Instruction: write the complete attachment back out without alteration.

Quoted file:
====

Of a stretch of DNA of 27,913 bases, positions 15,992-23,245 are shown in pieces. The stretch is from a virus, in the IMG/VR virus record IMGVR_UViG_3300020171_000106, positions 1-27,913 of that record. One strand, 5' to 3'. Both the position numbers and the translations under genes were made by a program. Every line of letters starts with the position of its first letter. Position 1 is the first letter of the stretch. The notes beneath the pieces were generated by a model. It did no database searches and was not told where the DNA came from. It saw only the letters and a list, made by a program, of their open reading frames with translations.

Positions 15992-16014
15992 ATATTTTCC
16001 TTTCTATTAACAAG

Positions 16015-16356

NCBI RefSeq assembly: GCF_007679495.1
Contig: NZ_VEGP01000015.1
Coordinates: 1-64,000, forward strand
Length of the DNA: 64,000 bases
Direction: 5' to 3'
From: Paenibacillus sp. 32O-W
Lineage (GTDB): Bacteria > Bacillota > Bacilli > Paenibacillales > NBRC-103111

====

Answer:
Of a stretch of DNA of 27,913 bases, positions 15,992-23,245 are shown in pieces. The stretch is from a virus, in the IMG/VR virus record IMGVR_UViG_3300020171_000106, positions 1-27,913 of that record. One strand, 5' to 3'. Both the position numbers and the translations under genes were made by a program. Every line of letters starts with the position of its first letter. Position 1 is the first letter of the stretch. The notes beneath the pieces were generated by a model. It did no database searches and was not told where the DNA came from. It saw only the letters and a list, made by a program, of their open reading frames with translations.

Positions 15992-16014
15992 ATATTTTCC
16001 TTTCTATTAACAAG

Positions 16015-16356

NCBI RefSeq assembly: GCF_007679495.1
Contig: NZ_VEGP01000015.1
Coordinates: 1-64,000, forward strand
Length of the DNA: 64,000 bases
Direction: 5' to 3'
From: Paenibacillus sp. 32O-W
Lineage (GTDB): Bacteria > Bacillota > Bacilli > Paenibacillales > NBRC-103111